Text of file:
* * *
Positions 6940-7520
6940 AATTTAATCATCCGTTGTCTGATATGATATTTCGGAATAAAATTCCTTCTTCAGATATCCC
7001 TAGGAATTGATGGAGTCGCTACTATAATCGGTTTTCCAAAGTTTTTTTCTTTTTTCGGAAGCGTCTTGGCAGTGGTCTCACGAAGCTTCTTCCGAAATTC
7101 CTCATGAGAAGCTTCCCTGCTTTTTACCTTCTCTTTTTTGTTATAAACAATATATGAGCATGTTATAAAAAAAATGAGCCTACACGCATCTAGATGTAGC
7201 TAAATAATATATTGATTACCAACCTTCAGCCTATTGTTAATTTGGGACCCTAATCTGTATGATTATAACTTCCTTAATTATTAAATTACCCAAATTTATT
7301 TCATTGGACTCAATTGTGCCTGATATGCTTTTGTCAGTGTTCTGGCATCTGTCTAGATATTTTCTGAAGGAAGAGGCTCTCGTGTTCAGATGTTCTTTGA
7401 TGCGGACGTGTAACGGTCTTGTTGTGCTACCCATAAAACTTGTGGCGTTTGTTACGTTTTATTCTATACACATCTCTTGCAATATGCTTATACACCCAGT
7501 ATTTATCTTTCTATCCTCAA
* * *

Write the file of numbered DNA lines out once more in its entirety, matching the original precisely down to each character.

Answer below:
Positions 6940-7520
6940 AATTTAATCATCCGTTGTCTGATATGATATTTCGGAATAAAATTCCTTCTTCAGATATCCC
7001 TAGGAATTGATGGAGTCGCTACTATAATCGGTTTTCCAAAGTTTTTTTCTTTTTTCGGAAGCGTCTTGGCAGTGGTCTCACGAAGCTTCTTCCGAAATTC
7101 CTCATGAGAAGCTTCCCTGCTTTTTACCTTCTCTTTTTTGTTATAAACAATATATGAGCATGTTATAAAAAAAATGAGCCTACACGCATCTAGATGTAGC
7201 TAAATAATATATTGATTACCAACCTTCAGCCTATTGTTAATTTGGGACCCTAATCTGTATGATTATAACTTCCTTAATTATTAAATTACCCAAATTTATT
7301 TCATTGGACTCAATTGTGCCTGATATGCTTTTGTCAGTGTTCTGGCATCTGTCTAGATATTTTCTGAAGGAAGAGGCTCTCGTGTTCAGATGTTCTTTGA
7401 TGCGGACGTGTAACGGTCTTGTTGTGCTACCCATAAAACTTGTGGCGTTTGTTACGTTTTATTCTATACACATCTCTTGCAATATGCTTATACACCCAGT
7501 ATTTATCTTTCTATCCTCAA